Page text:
On a recent weekday, a team of raincoat-clad retirees spread wood chips around the raised garden beds at Schenectady’s Zoller Elementary School. Some of them helped build these beds earlier this spring, and will maintain them through the summer and into the fall. Until a heavy downpour drove students indoors, they were surrounded by children.
“The idea is to help the children get outside and see how plants grow,” said Jean Cook, 81, of Rotterdam. She and her husband, Ralph, are both participating in a new Cornell Cooperative Extension of Schenectady County volunteer program called Retirees In Service to the Environment, or RISE.
One of RISE’s goals is to get participants to consider volunteering with environmental groups and programs.
As part of their multiweek training, the volunteers learned about topics such as climate change, water quality and waste management. In all, there are 13 volunteers.
In an effort to teach youth in urban schools about the benefits of eating fresh produce and where fruits and vegetables come from, Cornell Cooperative Extension of Schenectady County built gardens at four city elementary schools. Two of them, at William C. Keane Elementary School and Yates Magnet School, were constructed last spring, while the gardens at Zoller and Martin Luther King Magnet School were built this year.
Now, these gardens are being maintained by the RISE volunteers. Cook said she usually volunteers at Yates, and visits the school about once a week, where she is often joined by children.
“It’s been satisfying and interesting to see the children blossom under one-on-one attention,” she said. “Many of their parents are not familiar with fresh produce. Hopefully we can reverse that, and have the children teach their parents about fresh produce.”
The gardens provide students with a hands-on, educational experience, said Denise Kolankowski, senior resource educator at Cornell Cooperative Extension.
“You can see it,” she said. “You can touch it.”
The gardens are part of a research project sponsored by Cornell University and Washington State University called “Healthy Gardens, Healthy Youth.” Goals include increasing fruit and vegetable consumption and helping create a local food system.
For Cornell, the gardens are also a source of valuable information.
The school’s Department of Design and Environmental Analysis is conducting a study on the effects of school gardens on student fruit and vegetable consumption, and Kolankowski recently submitted data to Cornell drawn from observations at the four elementary schools.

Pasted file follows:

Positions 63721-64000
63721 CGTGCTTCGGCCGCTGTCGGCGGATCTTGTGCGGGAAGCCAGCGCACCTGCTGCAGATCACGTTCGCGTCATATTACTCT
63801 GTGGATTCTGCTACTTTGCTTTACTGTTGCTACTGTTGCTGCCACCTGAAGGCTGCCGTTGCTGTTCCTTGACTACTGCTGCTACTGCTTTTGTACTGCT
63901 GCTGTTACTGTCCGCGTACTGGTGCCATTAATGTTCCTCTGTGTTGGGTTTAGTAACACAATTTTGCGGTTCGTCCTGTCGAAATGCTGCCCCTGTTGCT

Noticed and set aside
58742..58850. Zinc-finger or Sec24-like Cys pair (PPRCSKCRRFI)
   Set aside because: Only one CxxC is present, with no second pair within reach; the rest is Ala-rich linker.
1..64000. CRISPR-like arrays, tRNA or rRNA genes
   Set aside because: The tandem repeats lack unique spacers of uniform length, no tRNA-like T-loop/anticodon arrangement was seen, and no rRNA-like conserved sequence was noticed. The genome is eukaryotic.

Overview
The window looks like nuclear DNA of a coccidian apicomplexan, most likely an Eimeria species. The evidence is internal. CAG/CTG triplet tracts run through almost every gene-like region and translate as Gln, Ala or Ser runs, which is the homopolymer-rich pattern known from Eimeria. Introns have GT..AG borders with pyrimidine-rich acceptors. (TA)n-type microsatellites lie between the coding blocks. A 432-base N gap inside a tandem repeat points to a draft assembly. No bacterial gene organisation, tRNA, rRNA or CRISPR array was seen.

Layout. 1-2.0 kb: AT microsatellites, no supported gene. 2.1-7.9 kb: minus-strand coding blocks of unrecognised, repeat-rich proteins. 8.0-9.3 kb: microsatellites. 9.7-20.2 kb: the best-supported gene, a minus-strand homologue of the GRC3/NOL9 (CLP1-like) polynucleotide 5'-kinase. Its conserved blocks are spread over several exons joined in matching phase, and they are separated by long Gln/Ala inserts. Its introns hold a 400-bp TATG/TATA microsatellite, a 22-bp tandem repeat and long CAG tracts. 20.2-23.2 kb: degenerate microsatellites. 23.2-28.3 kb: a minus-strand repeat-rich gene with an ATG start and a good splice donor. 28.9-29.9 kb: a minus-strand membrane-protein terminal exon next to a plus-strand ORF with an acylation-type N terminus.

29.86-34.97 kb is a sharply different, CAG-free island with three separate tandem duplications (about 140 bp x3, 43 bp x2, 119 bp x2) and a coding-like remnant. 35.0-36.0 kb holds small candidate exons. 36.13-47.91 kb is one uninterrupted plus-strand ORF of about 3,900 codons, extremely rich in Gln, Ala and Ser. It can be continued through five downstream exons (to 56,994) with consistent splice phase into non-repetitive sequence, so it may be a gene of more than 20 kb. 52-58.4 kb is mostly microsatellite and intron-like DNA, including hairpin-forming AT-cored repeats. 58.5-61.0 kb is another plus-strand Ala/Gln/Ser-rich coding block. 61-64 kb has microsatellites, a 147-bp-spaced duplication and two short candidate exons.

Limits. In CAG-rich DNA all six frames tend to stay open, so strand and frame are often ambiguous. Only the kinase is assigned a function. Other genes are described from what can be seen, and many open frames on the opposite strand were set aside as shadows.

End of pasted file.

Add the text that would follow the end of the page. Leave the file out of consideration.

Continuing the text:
The study compares fruit and vegetable consumption at the two schools whose gardens were built last year to consumption at the two schools whose gardens weren’t built until this spring; photographs of the students’ lunch trays were taken at all four schools, and the students also maintained journals about what they were eating. Though students in all four schools received planting lessons, students at Keane and Yates were given additional lessons on nutrition, plants and the importance of growing food. They also discussed gardening and helped build the gardens.
Research on retention
Kolankowski said the students at Yates and Keane remembered more of what they were taught about gardening than the students at Zoller and MLK, which lacked gardens last year.
“At Yates and Keane, there was more retention,” she said. “They recalled. They were able to answer questions.”
The research focused on students who were in second and fourth grades last year, and are in third and fifth grades this year. Most of the students did not have gardening experience, although some of them had gardened with grandparents, Kolankowski said.
Cornell Cooperative Extension’s funding for the garden program ends this year, and Kolankowski hopes teachers who feel especially committed to the gardens will keep them going.
“This fall is the transition,” she said.
Kolankowski said RISE volunteers were instrumental in getting this year’s gardens built and planted. “They did it all in two weeks,” she said. RISE volunteers are experienced gardeners. “All of these people do some type of gardening at home,” she said.
Kolankowski said the garden produce will to be donated to groups and individuals within the community, noting that Martin Luther King Magnet School has a plan to give its harvest to the Schenectady Inner City Ministry.
Kolankowski said she hopes the RISE volunteers will continue to seek out environmental projects in the area.
Nancy Peterson, one of the RISE volunteers at Zoller, said she wants get involved with initiatives to increase recycling in the city of Schenectady.
“I love gardening, but I think recycling is very important,” said Peterson, 71, of Schenectady. She said she’s enjoyed working with the students at Zoller. “It’s a lot more exciting with the kids out here,” she said.